▶ Possessor is available to stream on BFI Player, Curzon Home Cinema, Amazon Prime and other platforms from 27 November, and released on Blu-ray and DVD on 8 February 2021.
“When did you get so clever?” asks Tasya Vos (Andrea Riseborough) in an early scene from Possessor, as her young son Ira (Gage Graham-Arbuthnot) shows how he can use his laptop to choreograph the movements of a toy figurine.
The apple, it seems, has not fallen far from the tree – for Tasya is herself an expert puppeteer, using neural implants and consciousness-synching technology to enter other people’s bodies remotely and manipulate them into performing assassinations that cannot be traced back to her or the shadowy organisation that employs her.
The very wording of Tasya’s question – more the sort of thing that an aunt or a grandmother, rather than a mother, might be expected to say – marks Tasya’s estrangement from her husband Michael (Rossif Sutherland) and Ira. Yet although the pressures – and secrecy – of her work have led to Tasya’s separation from Michael, between assignments Tasya keeps being drawn back home, where her already crumbling sense of humanity and self still has its firmest foundations.
Tasya’s family are her anchor, and she tries to keep the different, contradictory parts of her identity – wife, mother, sociopathic killer – compartmentalised, even as her psyche gradually fragments from the trauma of assuming so many identities and of murdering so many people.
If Ira seems a chip off the old block, then the same might be said of writer-director Brandon Cronenberg, who appears to relish adapting his father David’s brand of freaky futurism to today’s world. Like his feature debut Antiviral (2012), Cronenberg Jr’s follow-up Possessor shows a close affinity, both thematic and stylistic, to the filmmaking of his father.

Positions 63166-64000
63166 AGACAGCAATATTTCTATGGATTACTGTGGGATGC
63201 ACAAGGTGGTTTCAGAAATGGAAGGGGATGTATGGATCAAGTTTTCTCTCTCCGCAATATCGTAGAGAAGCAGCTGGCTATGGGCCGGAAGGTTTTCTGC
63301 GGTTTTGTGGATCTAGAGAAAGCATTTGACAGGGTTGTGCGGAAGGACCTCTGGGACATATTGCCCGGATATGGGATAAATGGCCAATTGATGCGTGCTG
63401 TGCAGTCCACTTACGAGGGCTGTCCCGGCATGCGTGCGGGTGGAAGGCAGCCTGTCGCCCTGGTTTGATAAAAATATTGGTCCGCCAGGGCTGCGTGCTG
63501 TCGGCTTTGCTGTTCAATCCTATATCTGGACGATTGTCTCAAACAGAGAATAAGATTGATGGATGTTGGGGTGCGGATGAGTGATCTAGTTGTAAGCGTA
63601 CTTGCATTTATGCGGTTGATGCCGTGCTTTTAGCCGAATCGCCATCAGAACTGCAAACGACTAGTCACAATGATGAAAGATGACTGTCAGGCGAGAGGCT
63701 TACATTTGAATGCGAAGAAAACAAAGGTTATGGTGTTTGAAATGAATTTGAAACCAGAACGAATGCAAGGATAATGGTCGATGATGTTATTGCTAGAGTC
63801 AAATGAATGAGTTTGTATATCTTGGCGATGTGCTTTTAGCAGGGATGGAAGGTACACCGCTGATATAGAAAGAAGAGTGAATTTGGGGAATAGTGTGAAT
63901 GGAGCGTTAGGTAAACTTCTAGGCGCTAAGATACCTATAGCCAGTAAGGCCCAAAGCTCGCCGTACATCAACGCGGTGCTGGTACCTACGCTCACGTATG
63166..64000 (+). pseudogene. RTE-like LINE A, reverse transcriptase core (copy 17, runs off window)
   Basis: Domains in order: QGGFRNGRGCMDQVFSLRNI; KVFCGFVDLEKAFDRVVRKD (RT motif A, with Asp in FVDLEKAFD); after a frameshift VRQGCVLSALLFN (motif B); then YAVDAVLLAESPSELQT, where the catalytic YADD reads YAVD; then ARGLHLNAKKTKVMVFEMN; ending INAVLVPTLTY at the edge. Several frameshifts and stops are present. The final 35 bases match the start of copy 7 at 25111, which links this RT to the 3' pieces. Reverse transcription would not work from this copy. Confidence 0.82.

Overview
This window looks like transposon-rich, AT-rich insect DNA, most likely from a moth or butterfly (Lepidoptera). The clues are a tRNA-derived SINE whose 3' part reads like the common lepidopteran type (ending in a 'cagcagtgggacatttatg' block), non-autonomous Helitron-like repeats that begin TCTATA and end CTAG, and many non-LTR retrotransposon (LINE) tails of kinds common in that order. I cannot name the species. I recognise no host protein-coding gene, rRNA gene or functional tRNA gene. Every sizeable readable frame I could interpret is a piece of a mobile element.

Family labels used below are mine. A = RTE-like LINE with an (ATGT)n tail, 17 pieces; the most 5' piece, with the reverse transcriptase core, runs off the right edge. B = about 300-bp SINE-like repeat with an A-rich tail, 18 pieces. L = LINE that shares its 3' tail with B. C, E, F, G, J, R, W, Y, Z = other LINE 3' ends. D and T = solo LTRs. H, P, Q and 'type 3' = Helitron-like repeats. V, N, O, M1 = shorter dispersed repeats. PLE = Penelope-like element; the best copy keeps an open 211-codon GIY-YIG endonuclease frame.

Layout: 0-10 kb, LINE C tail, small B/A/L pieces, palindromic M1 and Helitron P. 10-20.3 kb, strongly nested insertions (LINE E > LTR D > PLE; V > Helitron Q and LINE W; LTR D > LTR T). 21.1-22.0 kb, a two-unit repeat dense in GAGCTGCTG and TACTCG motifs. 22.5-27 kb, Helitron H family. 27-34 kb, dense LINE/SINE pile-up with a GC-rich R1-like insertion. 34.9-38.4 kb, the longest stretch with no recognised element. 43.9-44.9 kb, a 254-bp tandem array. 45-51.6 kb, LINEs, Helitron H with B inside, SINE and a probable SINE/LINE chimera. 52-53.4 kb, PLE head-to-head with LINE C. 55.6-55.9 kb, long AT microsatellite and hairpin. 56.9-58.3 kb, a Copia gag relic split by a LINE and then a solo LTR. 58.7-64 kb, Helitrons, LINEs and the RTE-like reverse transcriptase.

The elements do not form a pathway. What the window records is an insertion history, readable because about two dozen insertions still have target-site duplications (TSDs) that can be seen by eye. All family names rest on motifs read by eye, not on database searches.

There is so much associated with the Cronenberg legacy that can be found in Possessor – cut-throat corporate skulduggery, weird sci-fi tech, body horror, mannered character names, extreme violence and ‘new flesh’ (here literalised).
The biggest influence is Cronenberg Sr’s eXistenz (1999), which is similarly concerned with assassins who risk losing themselves in the personae that they adopt as their gaming ‘skins’ – and that film’s lead actress Jennifer Jason Leigh is here cast as Tasya’s handler Girder, a once skilled Possessor now determined to pass down the mantle to the next generation.
As part of her debriefing after each disorienting mission, Tasya is shown a collection of objects to test the integrity of her memory. “I killed and mounted it one summer when I was a girl, and then I felt guilty about it,” she says of a framed butterfly, adding, “I still feel guilty about it.”
The harming of animals is often regarded as an early warning sign of psychopathy in children, but Tasya’s abiding compunction about what she has done reveals a contrasting empathy, to which she clings. Girder believes that the professional work of her star asset is compromised by her continuing family attachments, and would prefer Tasya to lose all affect and embrace her inner psychopath – and by the end, Girder may get what she wants.
The conflict within Tasya reaches crisis point when she is hired to take out data-mining CEO John Parse (Sean Bean) and his daughter Ava (Tuppence Middleton) as part of a succession coup. Tasya will enter the body of Ava’s strong-willed if confused fiancé Colin Tate (an extraordinary Christopher Abbott), who comes with his own inner conflicts – and in executing her mission, Tasya will find herself at odds with both Colin and herself, as his body proves a chrysalis from which something different will emerge.
Lit in bright, sickly hues, and with the scenes between Tasya and Colin unfolding in an uncanny interzone of distorted masks and psychedelic abstractions, Possessor is as visually arresting as it is at times bludgeoningly brutal. While the kind of mind-transfer that drives its plot is pure science fiction, it clearly riffs off our online age of handles and avatars, of first-person shooters and POV porn, of vicarious experiences and constructed identities.
As Tasya invasively, offensively inhabits other bodies and other lives – possessing Gabrielle Graham’s club hostess to kill a lawyer, trying out Colin’s sexuality with his unwitting fiancée, and committing repeated acts of vicious bloody murder – we are invited not just to locate our own vicarious thrills in all her deeply transgressive acts, but also to ask what, in adopting and exploiting these identities, Tasya, and we with her, might be losing.
Tasya is meant to complete her jobs by having her hosts commit suicide – but a last vestige of empathy prevents her seeing this through, as if she realises that in doing so she would also be killing a crucial part of herself. In reflecting upon its own dehumanising effect, this wincingly visceral mind-melt of a movie is also very clever.
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